“Myanmar recognises the members of 135 ethnic groups as its full citizens. The Rohingyas are not included. They are number 136,” one reads on the first few pages of this tome – hence the title 136 I am Rohingya.
Tomás Ojea Quintana, UN Special Rapporteur for the Situation of Human Rights in Myanmar (2008-2014), starts his foreword (dated 08.02.2017) by stating: “The Rohingya community is facing dramatic human rights abuses and a systematic attempt to deprive them of their identity. This is an undeniable truth and we are obliged to denounce it categorically.” I must admit I’m not sure whether to “denounce it categorically” is sufficient or should be regarded as the proper reaction to the crimes against humanity committed in Myanmar. Why does the international community not interfere?, I wonder.
Tomás Ojea Quintana describes this well-done tome as “an art and type of communication that is born from the artist’s sensitive, creative and professional eye, and penetrates in the deepest fibres of our humanity. It is time to end the focus on grammar and give way to the experience of photography. There, we will find ourselves confronted by the penetrating look of the Rohingyas, and from there we will be able to see ourselves.”
The reason why photographs are (often) more apt than words to help us understand the world is that photographs make us feel for they convey emotions. “Understanding is a feeling”, Robert Adams once penned. And, the photos in this work – all in black and white – are impressive. The Rohingyas are shown on sea and on land, posing for the camera and being caught unawares, playing games and building a temple, in the daytime and in the nighttime.
Photographer Saiful Huq Omi, born in 1980 in Bangladesh, founder of the photography school Counter Foto, is also a filmmaker, educator and activist. His first encounter with the Rohingya took place in 2008 in a refugee camp, he writes, but doesn’t mention where. “I was not prepared for what I saw and heard. My findings shocked me. The stories of persecution, rape, abduction, abuse, forced labour, displacement and killing were horrible. But perhaps no less horrible was how lonely the Rohingyas appeared to be. Other communities and nations who have faced similar deprivations and denials have had friends who stood with them. It felt however, that in the wide-open world of Allah, there were no true friends of the Rohingyas. Nobody cared … or at least, not enough.”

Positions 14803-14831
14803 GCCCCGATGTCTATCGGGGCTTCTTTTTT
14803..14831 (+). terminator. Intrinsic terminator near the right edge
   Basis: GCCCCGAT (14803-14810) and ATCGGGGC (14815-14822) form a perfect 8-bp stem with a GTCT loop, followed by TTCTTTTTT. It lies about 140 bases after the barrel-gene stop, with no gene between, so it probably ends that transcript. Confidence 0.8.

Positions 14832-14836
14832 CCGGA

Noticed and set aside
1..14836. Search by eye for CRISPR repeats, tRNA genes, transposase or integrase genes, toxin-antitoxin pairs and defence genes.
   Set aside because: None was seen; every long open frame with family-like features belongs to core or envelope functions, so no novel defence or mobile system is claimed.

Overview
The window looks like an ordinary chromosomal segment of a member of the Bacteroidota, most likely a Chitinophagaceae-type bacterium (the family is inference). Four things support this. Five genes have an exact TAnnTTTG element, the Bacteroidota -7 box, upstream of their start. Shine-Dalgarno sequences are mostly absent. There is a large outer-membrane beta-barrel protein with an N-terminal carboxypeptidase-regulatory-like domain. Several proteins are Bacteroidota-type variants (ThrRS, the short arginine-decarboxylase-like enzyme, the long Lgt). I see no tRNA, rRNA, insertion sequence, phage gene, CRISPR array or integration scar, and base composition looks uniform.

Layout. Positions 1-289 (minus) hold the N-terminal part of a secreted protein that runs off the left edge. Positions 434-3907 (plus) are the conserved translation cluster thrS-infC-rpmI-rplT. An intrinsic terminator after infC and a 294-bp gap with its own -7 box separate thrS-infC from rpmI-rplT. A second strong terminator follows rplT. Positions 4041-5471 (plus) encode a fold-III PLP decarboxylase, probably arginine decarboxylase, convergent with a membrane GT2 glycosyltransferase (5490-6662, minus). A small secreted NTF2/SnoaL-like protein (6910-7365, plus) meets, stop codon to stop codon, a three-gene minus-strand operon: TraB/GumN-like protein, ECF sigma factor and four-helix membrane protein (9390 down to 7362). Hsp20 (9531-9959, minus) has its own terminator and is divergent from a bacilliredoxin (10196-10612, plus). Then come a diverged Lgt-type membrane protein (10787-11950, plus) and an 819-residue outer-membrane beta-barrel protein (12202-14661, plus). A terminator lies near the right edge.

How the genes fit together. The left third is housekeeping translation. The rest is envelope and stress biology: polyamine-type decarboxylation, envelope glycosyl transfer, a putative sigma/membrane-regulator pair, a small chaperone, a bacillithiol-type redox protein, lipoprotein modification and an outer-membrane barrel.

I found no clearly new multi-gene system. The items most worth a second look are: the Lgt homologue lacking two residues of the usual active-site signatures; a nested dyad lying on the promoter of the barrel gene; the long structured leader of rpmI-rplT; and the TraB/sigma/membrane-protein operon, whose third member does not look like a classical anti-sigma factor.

He took photographs, spoke and gave lectures around the world in order to bring attention to their plight. He was like under a spell and felt he was becoming one of them. After ten years, he decided to go back home again but then “hell came to North Rakine State”. In August 2017, “the most extreme phase of the genocide had started.” And, Saiful Huq Omi did what he could. “My live video blogs on Facebook began to reach millions. I was photographing, shooting my film and deep down inside, I was screaming with anger.”
Needless to say, “stories of persecution, rape, abduction, abuse, forced labour, displacement and killing” are difficult if not impossible to visually document. The loneliness of the Rohingyas however can be photographed – and Saiful Huq Omi does that convincingly. What I also thought very well done were the informative captions (not all photos come with captions though) that can be found at the end of the book for they make once again clear how complex the stories behind photographs often are.
136 I am Rohingya
by Saiful Huq Omi
Schilt Publishing, Amsterdam 2018
Also published on Medium.